• The nature of proposed development 
  • The likely impact of that development on the significance of the place.  

Understanding the significance of a historic building complex or area and the possible impact of the proposed scheme on this sign is the key to good conservation practice. In addition, good information, available from the outset, can speed up the processing of applications. It can also reduce costs and lead to a better overall design.   

Why do you need a heritage impact assessment? 

You need to submit a heritage statement when you are proposing works that could affect a heritage asset in some way.   

A heritage impact assessment is needed for an application that affects a heritage asset. For instance, this would be needed for: 

  •  listed building consent applications 
  • Planning permission applications for sites within the setting of a listed building 
  • Building or developing in conservation areas 
  • Planning permission applications for sites within the scheduled ancient monument 
  • Planning permission applications for sites within registered parks and gardens 
  • Advertising consent applications on listed buildings or buildings in conservation areas. 

How much does the heritage assessment cost?  

Finally, depending on the simplicity or complexity of the proposed development. An assessment could be anywhere between, a £220 single-page letter of opinion. Or a full-blown £22,000 report.  

How the Heritage Impact Assessment process protects historic sites |  Planning, BIM & Construction Today

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Everything To Know About Extending Buildings Upwards

New permitted development rights that will cover a range of building types that allows them to go upwards and deliver new homes.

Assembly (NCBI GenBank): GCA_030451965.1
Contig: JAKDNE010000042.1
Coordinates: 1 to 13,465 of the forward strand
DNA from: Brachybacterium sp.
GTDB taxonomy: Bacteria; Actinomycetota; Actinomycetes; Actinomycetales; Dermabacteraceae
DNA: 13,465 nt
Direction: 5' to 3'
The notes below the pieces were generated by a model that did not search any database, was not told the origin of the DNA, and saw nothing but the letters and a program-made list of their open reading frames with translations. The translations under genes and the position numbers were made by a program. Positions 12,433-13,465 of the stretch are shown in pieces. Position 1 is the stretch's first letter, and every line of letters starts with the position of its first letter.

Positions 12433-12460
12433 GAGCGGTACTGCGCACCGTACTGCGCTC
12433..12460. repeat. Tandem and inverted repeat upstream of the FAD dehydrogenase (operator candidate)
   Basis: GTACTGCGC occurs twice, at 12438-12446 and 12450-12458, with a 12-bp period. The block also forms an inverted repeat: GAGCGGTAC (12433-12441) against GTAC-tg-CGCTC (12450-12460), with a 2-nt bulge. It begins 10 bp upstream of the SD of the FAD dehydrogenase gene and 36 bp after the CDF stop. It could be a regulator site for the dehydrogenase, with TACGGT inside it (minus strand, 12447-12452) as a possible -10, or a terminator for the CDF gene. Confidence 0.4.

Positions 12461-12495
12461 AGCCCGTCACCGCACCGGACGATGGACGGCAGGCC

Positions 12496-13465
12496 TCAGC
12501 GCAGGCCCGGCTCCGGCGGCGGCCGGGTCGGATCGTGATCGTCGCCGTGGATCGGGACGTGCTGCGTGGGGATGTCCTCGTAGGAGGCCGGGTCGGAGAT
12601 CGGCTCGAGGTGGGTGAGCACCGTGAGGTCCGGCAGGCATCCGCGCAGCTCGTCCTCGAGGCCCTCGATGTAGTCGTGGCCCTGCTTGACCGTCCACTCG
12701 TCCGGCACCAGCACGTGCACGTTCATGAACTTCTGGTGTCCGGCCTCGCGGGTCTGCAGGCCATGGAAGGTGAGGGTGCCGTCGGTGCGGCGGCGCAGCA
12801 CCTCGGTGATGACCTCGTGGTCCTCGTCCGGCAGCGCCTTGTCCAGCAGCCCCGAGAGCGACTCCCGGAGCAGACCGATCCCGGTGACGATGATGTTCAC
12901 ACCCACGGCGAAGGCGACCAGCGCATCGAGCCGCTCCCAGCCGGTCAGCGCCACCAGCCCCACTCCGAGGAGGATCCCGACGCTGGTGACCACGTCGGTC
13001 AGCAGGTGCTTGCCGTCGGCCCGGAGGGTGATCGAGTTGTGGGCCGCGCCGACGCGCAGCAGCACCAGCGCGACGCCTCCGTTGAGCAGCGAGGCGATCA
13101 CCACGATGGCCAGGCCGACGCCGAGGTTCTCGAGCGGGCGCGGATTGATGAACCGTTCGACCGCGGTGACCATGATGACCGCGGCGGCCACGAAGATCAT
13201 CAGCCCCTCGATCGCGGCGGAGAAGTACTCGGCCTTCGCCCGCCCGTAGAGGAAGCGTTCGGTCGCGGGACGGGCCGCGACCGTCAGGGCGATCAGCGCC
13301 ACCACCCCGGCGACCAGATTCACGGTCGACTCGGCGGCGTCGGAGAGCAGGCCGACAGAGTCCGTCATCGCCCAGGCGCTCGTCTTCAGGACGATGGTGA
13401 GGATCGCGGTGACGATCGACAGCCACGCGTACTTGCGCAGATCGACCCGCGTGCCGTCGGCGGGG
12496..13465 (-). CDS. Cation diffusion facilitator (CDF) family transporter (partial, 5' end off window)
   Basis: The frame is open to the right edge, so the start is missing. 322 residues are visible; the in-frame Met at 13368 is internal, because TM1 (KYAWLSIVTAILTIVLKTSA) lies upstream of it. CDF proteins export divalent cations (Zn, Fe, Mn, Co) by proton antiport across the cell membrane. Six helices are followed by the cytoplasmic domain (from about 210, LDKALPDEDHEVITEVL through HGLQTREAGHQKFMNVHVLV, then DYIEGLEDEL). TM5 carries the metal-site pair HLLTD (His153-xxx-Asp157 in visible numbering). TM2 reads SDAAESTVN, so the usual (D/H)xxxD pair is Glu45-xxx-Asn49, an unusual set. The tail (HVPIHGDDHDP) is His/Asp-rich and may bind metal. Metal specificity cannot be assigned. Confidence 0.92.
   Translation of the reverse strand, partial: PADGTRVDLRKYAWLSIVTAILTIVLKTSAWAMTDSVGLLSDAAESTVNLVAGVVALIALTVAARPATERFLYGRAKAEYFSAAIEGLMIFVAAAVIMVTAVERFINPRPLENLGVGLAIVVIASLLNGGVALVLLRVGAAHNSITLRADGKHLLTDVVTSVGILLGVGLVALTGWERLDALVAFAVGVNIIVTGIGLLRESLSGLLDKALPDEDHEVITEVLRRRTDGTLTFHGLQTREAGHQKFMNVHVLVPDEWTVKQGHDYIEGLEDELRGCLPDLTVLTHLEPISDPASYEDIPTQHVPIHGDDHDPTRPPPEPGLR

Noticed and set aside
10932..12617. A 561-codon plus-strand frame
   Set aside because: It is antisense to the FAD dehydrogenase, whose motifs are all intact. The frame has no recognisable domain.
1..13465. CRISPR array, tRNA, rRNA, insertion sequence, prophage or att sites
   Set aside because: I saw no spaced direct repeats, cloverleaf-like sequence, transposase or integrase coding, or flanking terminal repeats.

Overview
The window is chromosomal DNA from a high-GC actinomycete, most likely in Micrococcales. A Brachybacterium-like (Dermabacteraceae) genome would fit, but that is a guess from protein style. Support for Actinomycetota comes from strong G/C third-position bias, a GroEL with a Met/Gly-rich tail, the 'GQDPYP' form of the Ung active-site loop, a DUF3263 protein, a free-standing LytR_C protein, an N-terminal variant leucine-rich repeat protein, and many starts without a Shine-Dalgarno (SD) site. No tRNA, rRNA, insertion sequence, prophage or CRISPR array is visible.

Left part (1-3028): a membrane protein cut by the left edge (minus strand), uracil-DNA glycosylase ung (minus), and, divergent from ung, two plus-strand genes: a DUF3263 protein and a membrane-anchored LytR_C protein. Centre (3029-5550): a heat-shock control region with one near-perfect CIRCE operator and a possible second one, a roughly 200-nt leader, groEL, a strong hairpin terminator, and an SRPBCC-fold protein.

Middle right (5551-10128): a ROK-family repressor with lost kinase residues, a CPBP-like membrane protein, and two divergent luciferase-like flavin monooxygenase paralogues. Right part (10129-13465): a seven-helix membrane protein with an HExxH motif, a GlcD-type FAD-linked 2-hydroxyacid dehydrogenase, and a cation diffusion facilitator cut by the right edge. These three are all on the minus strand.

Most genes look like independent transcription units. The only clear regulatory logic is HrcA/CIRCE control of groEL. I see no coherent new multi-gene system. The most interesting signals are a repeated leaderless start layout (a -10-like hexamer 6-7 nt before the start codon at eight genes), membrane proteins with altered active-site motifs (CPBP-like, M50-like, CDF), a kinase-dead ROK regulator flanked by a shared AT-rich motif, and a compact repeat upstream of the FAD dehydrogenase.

At last, homeowners, developers, and landlords can build upward extensions and add two storeys for housing to their buildings without needing planning permission. This is generally referred to as upwards extension permitted development rights.  

The logic to this type of extension is that there is a severe housing shortage. And the government doesn’t want concrete over green space. So, if you can’t build out, you should build up.  

Can I extend my house upwards?  

If the existing house is two or more storeys high, you can extend your house upwards and add two storeys under new permitted development rights. If the building is only a single storey currently, you can add one more storey under permitted development.  

You can’t add new storeys using the new permitted development rights if the house has had any new storeys added to it since it was built.  

Planning permission –  

Houses built before 1948 cannot be extended upwards without planning permission. However, the easier route to building isn’t open to you. 

 Your property also will not qualify if it’s in a conservation area, an area of outstanding natural beauty or a national park. You also can’t use permitted development on a listed building, so you will need to get planning permission if you fall under any of these categories.   

A short summary –   

  • Firstly, If you live in a terrace, you can only go 3.5 meters above the rest of the terrace.